The components of the device are chosen to keep the flow of the inner and outer streams isokinetic, which means that the average flow velocity of the outer stream is the same as that of the inner stream. The pressure of the air in the outer stream drops in pressure as it passes through the filter element. The capillary is designed so that this drop in pressure is equal to the pressure drop of the inner sub-stream as it passes through the capillary. Turbulence in the inner stream and in the exit tube where the streams mix is also maintained to keep the particles entrained in the gas in suspension. Turbulence is achieved in the capillary tube by selecting the size of the tube to be small enough relative to the flow rate.

In order to insure that the conditions of the system remain isokinetic, the length of the capillary must be carefully chosen in relation to the flow characteristics of the filter element. The device is able to dilute a sample by fixed ratio which is determined by the size of the capillary opening in relation to the diameter of the entrance port of the outer tube.

The invention is intended to be used in conjunction with a particle detection instrument capable of counting and measuring particles entrained in a flowing stream of air and ascertaining both the number and size of the particles.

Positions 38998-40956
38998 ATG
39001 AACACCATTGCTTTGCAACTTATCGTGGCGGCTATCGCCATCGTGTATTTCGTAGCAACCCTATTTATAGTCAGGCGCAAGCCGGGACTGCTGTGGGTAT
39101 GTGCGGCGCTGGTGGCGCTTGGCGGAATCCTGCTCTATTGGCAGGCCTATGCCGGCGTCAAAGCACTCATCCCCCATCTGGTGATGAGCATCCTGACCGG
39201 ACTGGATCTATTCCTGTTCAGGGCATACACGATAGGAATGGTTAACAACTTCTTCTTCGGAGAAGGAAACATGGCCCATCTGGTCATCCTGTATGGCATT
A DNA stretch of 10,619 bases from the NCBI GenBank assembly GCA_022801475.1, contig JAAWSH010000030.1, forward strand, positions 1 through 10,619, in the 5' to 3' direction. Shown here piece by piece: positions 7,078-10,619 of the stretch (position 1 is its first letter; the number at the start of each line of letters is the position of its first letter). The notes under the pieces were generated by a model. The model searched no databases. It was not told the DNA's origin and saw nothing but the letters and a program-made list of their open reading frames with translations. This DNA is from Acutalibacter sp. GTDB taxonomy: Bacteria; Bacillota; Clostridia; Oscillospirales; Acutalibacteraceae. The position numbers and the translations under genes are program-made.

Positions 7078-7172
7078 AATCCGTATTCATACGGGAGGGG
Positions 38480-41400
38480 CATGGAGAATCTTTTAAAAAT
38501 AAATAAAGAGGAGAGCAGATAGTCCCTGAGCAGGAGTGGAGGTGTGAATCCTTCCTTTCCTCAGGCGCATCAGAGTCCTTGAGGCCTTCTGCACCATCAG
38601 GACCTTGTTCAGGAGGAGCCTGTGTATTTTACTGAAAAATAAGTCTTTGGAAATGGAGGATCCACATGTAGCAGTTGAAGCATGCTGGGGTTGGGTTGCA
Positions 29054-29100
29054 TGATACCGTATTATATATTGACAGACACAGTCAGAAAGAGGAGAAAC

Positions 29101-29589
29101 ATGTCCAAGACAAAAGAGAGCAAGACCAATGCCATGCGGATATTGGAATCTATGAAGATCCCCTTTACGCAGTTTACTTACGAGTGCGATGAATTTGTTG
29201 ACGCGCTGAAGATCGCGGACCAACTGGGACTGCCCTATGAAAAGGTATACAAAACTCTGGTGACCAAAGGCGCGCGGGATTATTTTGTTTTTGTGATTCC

BRIEF DESCRIPTION OF THE DRAWINGS

FIG. 1 is a schematic illustration of the particle measuring system of the invention;

FIG. 2 is a cross section of the dilution device of the invention; and

FIG. 3 is a cross section of the system of FIG. 2 modified to provide a greater dilution ration.

DESCRIPTION OF A PREFERRED EMBODIMENT OF THE INVENTION

As shown in FIG. 1, the particle measuring system of the invention comprises a particle measuring instrument 3 connected with a dilution device 5 and a suction pump 7. The suction pump draws sample air through the dilution device 5 into the particle instrument 3, which measures the size of the received particles and counts the numbers of particles in each size range. An example of the particle measuring instrument is disclosed in the VonBargen patent U.S. Pat. No. 4,842,406, issued Jun. 27, 1989. This patent is hereby incorporated by reference.

As shown in FIG. 2, the diluter according to the invention comprises a cylindrical housing 10 having a tubular entrance port 12 and a tubular exit port 14. Within the chamber defined by the housing 10 is a filter element 16 attached by an air tight seal to a circular rear wall 18 of the chamber. Filter element 16 is cylindrical in shape and is sealed on the opposite side by an impermeable end wall 20. The filter element is typically constructed of air permeable or porous pleated air filter paper as the filter medium which make up the sides of the filter and connects rear wall 18 to end wall 20. The end of the filter element 16 which is secured to the rear end wall 18 of chamber 10 is concentric with the exit port 14. The filter element 16 divides the chamber into two sub-chambers, a proximal sub-chamber 22 and a distal sub-chamber 24.